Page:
A lot of people think “steady growth” is “best”. Not with GDP. If you have steady growth all the time that would be fine. It won't ever happen. At the very least natural disasters will occur that will cause a reduction in GDP. Hurricane Katrina for example.
If we look at the GDP through the 1990's to about 2005 we have an average GDP growth of about 6.5%. Sounds good? Not really. In 2005 the United States experienced a tremendous natural disaster and a sharp decline in GDP growth.
If we look at the straight economic data from BEA.gov Louisiana didn't have a bad year in 2005. State GDP in 2004 was 171 billion and in 2005 the Louisiana state GDP was 197 billion. Great to know that the major urban area in a state can be wiped out and it won't have any influence on the state GDP, in fact, state GDP increased.
Yeah, like I believe that.
Surf into http://www.bea.gov/regional/index.htm
scroll down to “DATA”
Select “Gross Domestic Product by State”
As of August 26 2011, This will take you into a wizard that will display the desired data and allow you to download it in Excel, CVS or PDF format.
You can check the numbers yourself. I imagine the government in its never ending quest to reduce to increase openness in government and spend a lot of money on web design will change this around and make it impossible to follow the links and instructions I have provided. I have found that government agencies like to change rules in such a way that it “improves efficiency” and just by happenstance reduces accessibility until people figure it out and then it is time to change it again.
In my opinion the never ending “improving websites” is just a new millennium way to introduce bureaucratic red tape and cloud the doings of our government.
So we can believe our eyes or the economic data. I don't think we can believe both.
Looking at the drop in national GDP I can relate quite a bit of it to the destruction and rebuilding of Louisiana. If you check out Wikipedia the cost is about 82 billion. If you read http://www.cbo.gov/ftpdocs/85xx/doc8514/08-07-Hurricanes_Letter.pdf
the money spent by the US government as of 2007 was about 95 billion and that does not count the money spent by individuals and state governments. I think we can at least double the amount spent by the US government and still be way below the total cost.
I figure total spending to recover from Katrina will be around a trillion dollars and it will take 15-20 years to spend that. This is just an estimate I make based on my research.
The Oil Spill in the Gulf of Mexico by the Deep Water Horizon, an off-shore oil drilling platform owned and operated by Transocean under a leasing contract by BP.
Sound confusing? Yep, I'll leave it there. If you want you can study the complex business relationships in oil. So we have the South Eastern region of the United States undergoing two major disasters within 5 years.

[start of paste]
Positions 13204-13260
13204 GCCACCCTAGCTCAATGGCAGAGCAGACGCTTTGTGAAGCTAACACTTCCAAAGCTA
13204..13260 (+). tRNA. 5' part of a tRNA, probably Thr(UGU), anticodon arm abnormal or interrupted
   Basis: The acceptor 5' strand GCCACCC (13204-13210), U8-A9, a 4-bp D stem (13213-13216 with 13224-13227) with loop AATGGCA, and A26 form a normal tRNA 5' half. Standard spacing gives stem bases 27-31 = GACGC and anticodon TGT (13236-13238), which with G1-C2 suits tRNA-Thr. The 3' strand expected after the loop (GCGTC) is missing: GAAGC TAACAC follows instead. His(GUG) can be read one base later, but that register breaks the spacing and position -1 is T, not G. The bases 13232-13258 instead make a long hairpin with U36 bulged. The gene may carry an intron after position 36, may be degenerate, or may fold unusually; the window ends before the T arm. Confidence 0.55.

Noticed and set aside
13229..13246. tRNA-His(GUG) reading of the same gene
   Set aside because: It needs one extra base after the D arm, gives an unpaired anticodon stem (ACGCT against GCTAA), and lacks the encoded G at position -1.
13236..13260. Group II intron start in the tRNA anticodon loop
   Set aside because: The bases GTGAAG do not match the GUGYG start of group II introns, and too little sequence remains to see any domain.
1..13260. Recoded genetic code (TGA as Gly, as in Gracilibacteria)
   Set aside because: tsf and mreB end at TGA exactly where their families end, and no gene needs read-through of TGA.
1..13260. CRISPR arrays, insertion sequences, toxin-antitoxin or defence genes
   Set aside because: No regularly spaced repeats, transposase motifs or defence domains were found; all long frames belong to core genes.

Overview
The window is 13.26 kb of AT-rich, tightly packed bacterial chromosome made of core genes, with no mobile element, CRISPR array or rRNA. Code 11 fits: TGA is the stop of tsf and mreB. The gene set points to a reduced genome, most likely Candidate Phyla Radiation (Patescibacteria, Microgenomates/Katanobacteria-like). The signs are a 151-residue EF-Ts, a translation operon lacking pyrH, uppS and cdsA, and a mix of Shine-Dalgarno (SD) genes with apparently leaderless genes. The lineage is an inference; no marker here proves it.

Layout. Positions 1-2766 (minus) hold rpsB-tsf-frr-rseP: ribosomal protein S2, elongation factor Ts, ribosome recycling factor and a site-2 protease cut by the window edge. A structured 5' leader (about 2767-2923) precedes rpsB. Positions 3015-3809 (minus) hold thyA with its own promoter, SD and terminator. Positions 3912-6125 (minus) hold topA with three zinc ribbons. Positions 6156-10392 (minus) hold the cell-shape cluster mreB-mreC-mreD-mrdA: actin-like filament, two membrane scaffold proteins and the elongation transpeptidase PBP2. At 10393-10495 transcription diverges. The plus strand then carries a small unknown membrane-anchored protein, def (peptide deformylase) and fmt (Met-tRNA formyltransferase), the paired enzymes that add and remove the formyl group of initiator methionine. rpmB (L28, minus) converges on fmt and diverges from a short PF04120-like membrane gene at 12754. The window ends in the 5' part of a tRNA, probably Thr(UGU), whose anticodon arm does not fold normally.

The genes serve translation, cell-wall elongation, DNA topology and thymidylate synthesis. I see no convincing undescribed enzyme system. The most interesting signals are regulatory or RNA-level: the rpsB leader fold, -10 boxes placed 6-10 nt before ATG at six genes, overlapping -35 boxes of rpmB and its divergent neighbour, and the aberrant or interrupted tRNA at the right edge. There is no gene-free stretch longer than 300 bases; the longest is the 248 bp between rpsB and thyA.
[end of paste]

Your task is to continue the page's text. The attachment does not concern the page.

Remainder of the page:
We can include some other hurricanes, earthquakes, terrorist attacks, and other issues in this but I think people can figure out the problem here.
Suppose the GDP has very stable growth at 6% even and then the occasional national disaster the causes the GDP to drop. Lets imagine that we have one major national disaster which causes a national GDP issue every 10 years. The GDP average has to be less than 6% and depending on the number of times the GDP drops and how far the GDP drops the national economy average growth can even end up being negative.
The biggest problem with GDP in the United States is that since 1985 there have been no years where GDP growth has been over 10%. Between 1970 and 1985 there were 7 times when GDP growth was over 10%.
So what does this mean?
In statistical analysis a normal distribution is a curve. Pour out a bottle of salt or dump a pile of dirt out of a truck and you will get a pile. Take a two dimensional cross section through the center of that pile and you will have the outline of a normal curve.
Here is the kicker. Most people think “normal” is average, the stuff in the middle. That isn't true. “Normal” encompasses the entire curve, from one end to the other. You can't have a middle or average without having a high and a low.
The high is just as important as the low.
Between 1961 and 1985 the low GDP growth was 4.0% and the high was13.0%. Average was 8.7%.
Between 1986 and 2010 the low GDP growth was -1.8%, the high was 7.7%, the average was 5.1%.
The range between the high and the low shrank 1% which indicates a more tightly controlled economy. The standard deviation went from 2.3% to 2.0%.
So what happens if we “stabilize” the economy so that it is tightly controlled with a GDP growth of about 6%?
Eventually a disaster occurs, Katrina, the Deep Water Horizon spill or something else.
When the disaster occurs the economy is influenced and the GDP is reduced.
If only economic disasters occur and growth is otherwise stable the economy must eventually flounder.
In other words, to balance the normal curve you need economic triumphs to occur as well as economic disasters to balance out the curve. Without economic triumphs the disasters eventually destroy the economy.
In a world where unpredictable natural disasters influence the economy in a disastrous way those managing the economy must create economic triumphs which balance the unpredictable disasters.
Sorry, no economic triumphs since 1985. Hasn't happened. Won't happen unless economic management in the United States does something to address the issue.
People think consistency exists. It does, it is called stagnation.
In life you will always have big losses. If there are no big wins to balance the big losses you will ultimately stagnate and die.